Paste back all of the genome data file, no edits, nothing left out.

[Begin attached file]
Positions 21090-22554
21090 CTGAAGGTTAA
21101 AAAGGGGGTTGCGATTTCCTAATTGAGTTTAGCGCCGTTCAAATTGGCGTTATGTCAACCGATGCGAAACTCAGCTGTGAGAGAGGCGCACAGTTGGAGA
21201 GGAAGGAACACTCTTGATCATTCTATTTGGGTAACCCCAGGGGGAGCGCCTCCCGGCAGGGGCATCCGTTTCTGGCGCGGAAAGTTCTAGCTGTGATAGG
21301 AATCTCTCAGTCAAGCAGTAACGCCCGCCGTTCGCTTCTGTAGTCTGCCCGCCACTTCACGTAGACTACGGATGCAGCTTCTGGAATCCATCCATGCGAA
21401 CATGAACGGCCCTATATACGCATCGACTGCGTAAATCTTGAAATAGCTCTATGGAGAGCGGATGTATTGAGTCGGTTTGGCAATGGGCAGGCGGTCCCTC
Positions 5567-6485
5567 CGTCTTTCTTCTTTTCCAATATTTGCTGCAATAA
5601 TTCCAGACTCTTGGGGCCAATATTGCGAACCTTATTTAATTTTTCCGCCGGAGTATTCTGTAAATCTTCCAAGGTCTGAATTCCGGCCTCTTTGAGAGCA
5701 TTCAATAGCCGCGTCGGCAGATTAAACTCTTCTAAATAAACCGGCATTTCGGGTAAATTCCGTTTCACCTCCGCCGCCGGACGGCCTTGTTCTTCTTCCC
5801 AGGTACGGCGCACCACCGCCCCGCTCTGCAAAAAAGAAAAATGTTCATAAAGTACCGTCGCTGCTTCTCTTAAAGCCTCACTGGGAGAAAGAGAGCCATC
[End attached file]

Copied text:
Positions 21090-22554
21090 CTGAAGGTTAA
21101 AAAGGGGGTTGCGATTTCCTAATTGAGTTTAGCGCCGTTCAAATTGGCGTTATGTCAACCGATGCGAAACTCAGCTGTGAGAGAGGCGCACAGTTGGAGA
21201 GGAAGGAACACTCTTGATCATTCTATTTGGGTAACCCCAGGGGGAGCGCCTCCCGGCAGGGGCATCCGTTTCTGGCGCGGAAAGTTCTAGCTGTGATAGG
21301 AATCTCTCAGTCAAGCAGTAACGCCCGCCGTTCGCTTCTGTAGTCTGCCCGCCACTTCACGTAGACTACGGATGCAGCTTCTGGAATCCATCCATGCGAA
21401 CATGAACGGCCCTATATACGCATCGACTGCGTAAATCTTGAAATAGCTCTATGGAGAGCGGATGTATTGAGTCGGTTTGGCAATGGGCAGGCGGTCCCTC
Positions 5567-6485
5567 CGTCTTTCTTCTTTTCCAATATTTGCTGCAATAA
5601 TTCCAGACTCTTGGGGCCAATATTGCGAACCTTATTTAATTTTTCCGCCGGAGTATTCTGTAAATCTTCCAAGGTCTGAATTCCGGCCTCTTTGAGAGCA
5701 TTCAATAGCCGCGTCGGCAGATTAAACTCTTCTAAATAAACCGGCATTTCGGGTAAATTCCGTTTCACCTCCGCCGCCGGACGGCCTTGTTCTTCTTCCC
5801 AGGTACGGCGCACCACCGCCCCGCTCTGCAAAAAAGAAAAATGTTCATAAAGTACCGTCGCTGCTTCTCTTAAAGCCTCACTGGGAGAAAGAGAGCCATC